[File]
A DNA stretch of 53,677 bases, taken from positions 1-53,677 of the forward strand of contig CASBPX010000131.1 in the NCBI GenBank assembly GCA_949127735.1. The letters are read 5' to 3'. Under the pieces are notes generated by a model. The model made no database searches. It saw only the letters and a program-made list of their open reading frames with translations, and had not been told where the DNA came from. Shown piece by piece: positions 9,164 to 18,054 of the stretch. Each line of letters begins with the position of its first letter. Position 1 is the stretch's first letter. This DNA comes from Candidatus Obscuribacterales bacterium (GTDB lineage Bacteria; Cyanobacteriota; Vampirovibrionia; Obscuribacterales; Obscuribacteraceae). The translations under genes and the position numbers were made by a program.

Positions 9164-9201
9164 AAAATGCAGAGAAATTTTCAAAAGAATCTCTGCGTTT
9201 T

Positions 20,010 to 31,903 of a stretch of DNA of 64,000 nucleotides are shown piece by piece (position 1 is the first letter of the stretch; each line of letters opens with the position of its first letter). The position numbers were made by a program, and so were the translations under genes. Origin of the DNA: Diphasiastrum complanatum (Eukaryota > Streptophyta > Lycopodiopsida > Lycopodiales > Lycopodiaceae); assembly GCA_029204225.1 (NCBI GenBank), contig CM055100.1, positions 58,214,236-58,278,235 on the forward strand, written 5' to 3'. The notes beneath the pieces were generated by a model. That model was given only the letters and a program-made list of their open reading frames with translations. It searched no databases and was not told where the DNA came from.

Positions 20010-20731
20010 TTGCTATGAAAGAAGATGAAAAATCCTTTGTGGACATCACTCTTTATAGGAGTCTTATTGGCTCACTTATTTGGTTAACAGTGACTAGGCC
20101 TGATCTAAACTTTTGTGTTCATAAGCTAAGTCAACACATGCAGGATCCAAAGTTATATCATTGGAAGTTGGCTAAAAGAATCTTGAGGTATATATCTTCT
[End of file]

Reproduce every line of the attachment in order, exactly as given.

A DNA stretch of 53,677 bases, taken from positions 1-53,677 of the forward strand of contig CASBPX010000131.1 in the NCBI GenBank assembly GCA_949127735.1. The letters are read 5' to 3'. Under the pieces are notes generated by a model. The model made no database searches. It saw only the letters and a program-made list of their open reading frames with translations, and had not been told where the DNA came from. Shown piece by piece: positions 9,164 to 18,054 of the stretch. Each line of letters begins with the position of its first letter. Position 1 is the stretch's first letter. This DNA comes from Candidatus Obscuribacterales bacterium (GTDB lineage Bacteria; Cyanobacteriota; Vampirovibrionia; Obscuribacterales; Obscuribacteraceae). The translations under genes and the position numbers were made by a program.

Positions 9164-9201
9164 AAAATGCAGAGAAATTTTCAAAAGAATCTCTGCGTTT
9201 T

Positions 20,010 to 31,903 of a stretch of DNA of 64,000 nucleotides are shown piece by piece (position 1 is the first letter of the stretch; each line of letters opens with the position of its first letter). The position numbers were made by a program, and so were the translations under genes. Origin of the DNA: Diphasiastrum complanatum (Eukaryota > Streptophyta > Lycopodiopsida > Lycopodiales > Lycopodiaceae); assembly GCA_029204225.1 (NCBI GenBank), contig CM055100.1, positions 58,214,236-58,278,235 on the forward strand, written 5' to 3'. The notes beneath the pieces were generated by a model. That model was given only the letters and a program-made list of their open reading frames with translations. It searched no databases and was not told where the DNA came from.

Positions 20010-20731
20010 TTGCTATGAAAGAAGATGAAAAATCCTTTGTGGACATCACTCTTTATAGGAGTCTTATTGGCTCACTTATTTGGTTAACAGTGACTAGGCC
20101 TGATCTAAACTTTTGTGTTCATAAGCTAAGTCAACACATGCAGGATCCAAAGTTATATCATTGGAAGTTGGCTAAAAGAATCTTGAGGTATATATCTTCT